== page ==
For the record, I believe science will continue to discover ways to preserve body parts and re-use them in other needy bodies. I’m in favor of this as long as the removed body parts are taken from the dead not the yet living. I also believe science will continue to identify or develop ways to fabricate body parts for replacing ones we’ve worn out or injured beyond repair. A lot of people are ambulatory today because doctors have developed knees, hips, and other amazing replacement parts.

On the other hand, I don’t believe science will ever develop a means for postponing death indefinitely. I don’t believe we’ll ever terminate death because death is part of living in a sin-cursed world. It is God’s accountability, the great leveler. And death comes to us all great and small.

For believers, if we know we’re “absent from the body, to be present with the Lord,” (2 Corinthians 5:8. KJV) nanoseconds after death, why worry?


© Rex M. Rogers – All Rights Reserved, 2011

*This blog may be reproduced in whole or in part with a full attribution statement. Contact Rex or read more commentary on current issues and events at or follow him at

It’s disconcerting to enter souvenir shops in other countries (this time, Malta) and find depictions of Marilyn Monroe and Elvis Presley on cheap trinkets. There’s nothing else, usually, of America evident in such shops and, really, there shouldn’t be. They are after all souvenir shops for the locale. But apparently Marilyn and Elvis sell worldwide.

For whatever reasons Marilyn’s and Elvis’s pictures are available on cigarette lighters, plates and cups, T-shirts, and more. The question for me is why?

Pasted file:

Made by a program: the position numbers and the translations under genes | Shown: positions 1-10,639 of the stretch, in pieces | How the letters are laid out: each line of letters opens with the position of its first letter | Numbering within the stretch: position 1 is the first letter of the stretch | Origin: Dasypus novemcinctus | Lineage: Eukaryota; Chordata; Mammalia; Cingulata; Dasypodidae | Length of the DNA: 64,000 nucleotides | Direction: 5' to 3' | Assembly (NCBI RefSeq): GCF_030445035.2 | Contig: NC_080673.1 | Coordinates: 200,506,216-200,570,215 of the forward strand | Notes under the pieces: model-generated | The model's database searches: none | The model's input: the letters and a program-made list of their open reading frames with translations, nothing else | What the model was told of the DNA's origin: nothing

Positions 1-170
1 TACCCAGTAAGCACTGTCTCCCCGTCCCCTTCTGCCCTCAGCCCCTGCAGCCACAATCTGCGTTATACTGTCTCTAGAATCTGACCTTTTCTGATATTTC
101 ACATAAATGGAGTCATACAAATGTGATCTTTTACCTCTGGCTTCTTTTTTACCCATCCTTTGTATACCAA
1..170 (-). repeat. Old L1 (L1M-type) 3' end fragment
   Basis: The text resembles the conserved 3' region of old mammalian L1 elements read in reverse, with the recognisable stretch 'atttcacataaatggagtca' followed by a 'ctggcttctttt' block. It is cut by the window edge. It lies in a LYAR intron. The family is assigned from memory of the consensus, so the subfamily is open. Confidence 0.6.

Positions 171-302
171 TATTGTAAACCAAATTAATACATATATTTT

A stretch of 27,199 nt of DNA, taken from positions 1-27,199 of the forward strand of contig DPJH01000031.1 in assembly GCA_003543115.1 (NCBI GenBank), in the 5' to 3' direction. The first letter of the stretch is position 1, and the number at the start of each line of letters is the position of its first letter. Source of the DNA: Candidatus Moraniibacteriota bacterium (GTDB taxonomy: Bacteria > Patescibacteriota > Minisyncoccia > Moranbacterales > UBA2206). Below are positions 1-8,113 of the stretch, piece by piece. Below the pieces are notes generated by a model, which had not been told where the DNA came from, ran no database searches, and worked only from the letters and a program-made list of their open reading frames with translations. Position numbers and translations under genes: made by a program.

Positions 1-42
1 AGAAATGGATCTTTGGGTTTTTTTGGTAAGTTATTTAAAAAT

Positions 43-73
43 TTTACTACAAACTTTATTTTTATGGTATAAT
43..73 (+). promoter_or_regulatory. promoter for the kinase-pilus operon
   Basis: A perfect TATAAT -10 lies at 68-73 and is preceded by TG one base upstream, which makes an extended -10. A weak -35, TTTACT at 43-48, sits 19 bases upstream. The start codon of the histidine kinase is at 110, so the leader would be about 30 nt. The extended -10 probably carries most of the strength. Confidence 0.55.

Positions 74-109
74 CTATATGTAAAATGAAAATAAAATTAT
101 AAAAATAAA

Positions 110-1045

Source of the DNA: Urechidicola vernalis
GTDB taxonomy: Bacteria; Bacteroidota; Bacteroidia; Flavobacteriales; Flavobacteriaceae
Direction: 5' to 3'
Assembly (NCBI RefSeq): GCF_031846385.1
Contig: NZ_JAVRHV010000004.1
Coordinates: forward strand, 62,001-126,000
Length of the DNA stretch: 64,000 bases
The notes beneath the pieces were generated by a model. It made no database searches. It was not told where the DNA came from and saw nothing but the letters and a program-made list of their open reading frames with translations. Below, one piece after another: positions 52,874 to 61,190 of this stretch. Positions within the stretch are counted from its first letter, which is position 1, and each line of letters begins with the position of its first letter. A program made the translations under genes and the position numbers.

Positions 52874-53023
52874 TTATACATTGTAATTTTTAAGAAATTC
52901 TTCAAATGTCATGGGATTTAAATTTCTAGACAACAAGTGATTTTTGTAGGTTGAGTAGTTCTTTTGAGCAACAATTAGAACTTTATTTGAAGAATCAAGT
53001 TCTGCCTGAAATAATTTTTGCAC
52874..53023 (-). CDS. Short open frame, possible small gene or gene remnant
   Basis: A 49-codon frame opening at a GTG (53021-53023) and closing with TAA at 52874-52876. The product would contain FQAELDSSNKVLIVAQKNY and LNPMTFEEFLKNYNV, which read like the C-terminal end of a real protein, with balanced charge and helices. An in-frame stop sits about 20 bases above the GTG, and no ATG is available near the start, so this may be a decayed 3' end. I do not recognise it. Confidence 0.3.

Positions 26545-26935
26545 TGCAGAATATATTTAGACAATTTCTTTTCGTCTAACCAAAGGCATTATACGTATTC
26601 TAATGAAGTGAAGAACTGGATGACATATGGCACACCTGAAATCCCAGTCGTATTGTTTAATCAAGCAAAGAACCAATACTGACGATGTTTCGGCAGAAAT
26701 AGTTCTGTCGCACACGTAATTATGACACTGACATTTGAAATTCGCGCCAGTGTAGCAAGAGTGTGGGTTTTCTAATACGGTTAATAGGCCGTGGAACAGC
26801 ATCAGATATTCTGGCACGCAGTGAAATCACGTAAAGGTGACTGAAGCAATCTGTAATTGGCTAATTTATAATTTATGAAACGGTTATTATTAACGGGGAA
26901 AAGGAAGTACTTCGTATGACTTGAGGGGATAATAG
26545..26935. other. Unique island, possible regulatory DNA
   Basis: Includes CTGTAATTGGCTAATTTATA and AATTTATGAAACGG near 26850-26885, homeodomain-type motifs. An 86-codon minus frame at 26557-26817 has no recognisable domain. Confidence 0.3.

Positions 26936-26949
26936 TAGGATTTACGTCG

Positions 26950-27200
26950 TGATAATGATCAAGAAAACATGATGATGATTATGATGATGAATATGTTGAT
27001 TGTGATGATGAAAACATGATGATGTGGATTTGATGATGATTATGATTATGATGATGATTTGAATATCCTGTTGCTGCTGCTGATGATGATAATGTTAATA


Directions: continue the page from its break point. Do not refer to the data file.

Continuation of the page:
I’ll guess. It’s because this woman and man, nearly always portrayed in their late 20s at the zenith of their physical attractiveness, represent a personal presentation and/or sex appeal everyone else yearns for. People want to live vicariously through these celebrities.

OK, but stranger still, both iconic personalities are long dead, and sadly, met their end too young via drug overdose. Yet people still buy products emblazoned with their images rather than, say, currently globally known celebrities like Angelina Jolie or Brad Pitt.

Maybe people buy Marilyn and Elvis partly because they’re dead, their youth forever frozen in time. Their foibles and failures are all known and they aren’t around to create further embarrassment. And the fact that they came to their end sadly adds poignancy to their reputations, kind of like John F. Kennedy, Robert Kennedy, and political Camelot.

Or maybe Marilyn and Elvis simply attained a certain cult celebrity status during their lives and commoners simply want to associate themselves with entertainment royalty. I don’t know. And I still don’t get it.

Of all the things I consider admirable about America—I won’t take shots at Marilyn or Elvis; I like their movies and music too—it wouldn’t be celebrities. I’d recommend something else for export. Or if it’s people we export, than I’d wish for people of substance, people whose lives and work made a mark. Abraham Lincoln and Dwight D. Eisenhower come to mind. So do Helen Keller and Shirley Temple Black.

But it’s the nature of popular culture to latch onto the young, rich, and famous no matter their actual impact or importance. So I guess we’re stuck with Marilyn and Elvis.

Based on this, the rest of the world won’t really learn much about America’s values and contributions. But I guess at least the world will think we're good looking.


© Rex M. Rogers – All Rights Reserved, 2011

*This blog may be reproduced in whole or in part with a full attribution statement. Contact Rex or read more commentary on current issues and events at or follow him at


In a recent book entitled Academically Adrift: Limited Learning on College Campuses lead author Richard Arum and Josipa Roksa claim nearly half of American undergraduates evidence no significant academic gains in their first two years of college.

The researchers also noted students spend 50% less time studying than students a few decades ago. Some 50% said they never took a class wherein they wrote 20 or more pages.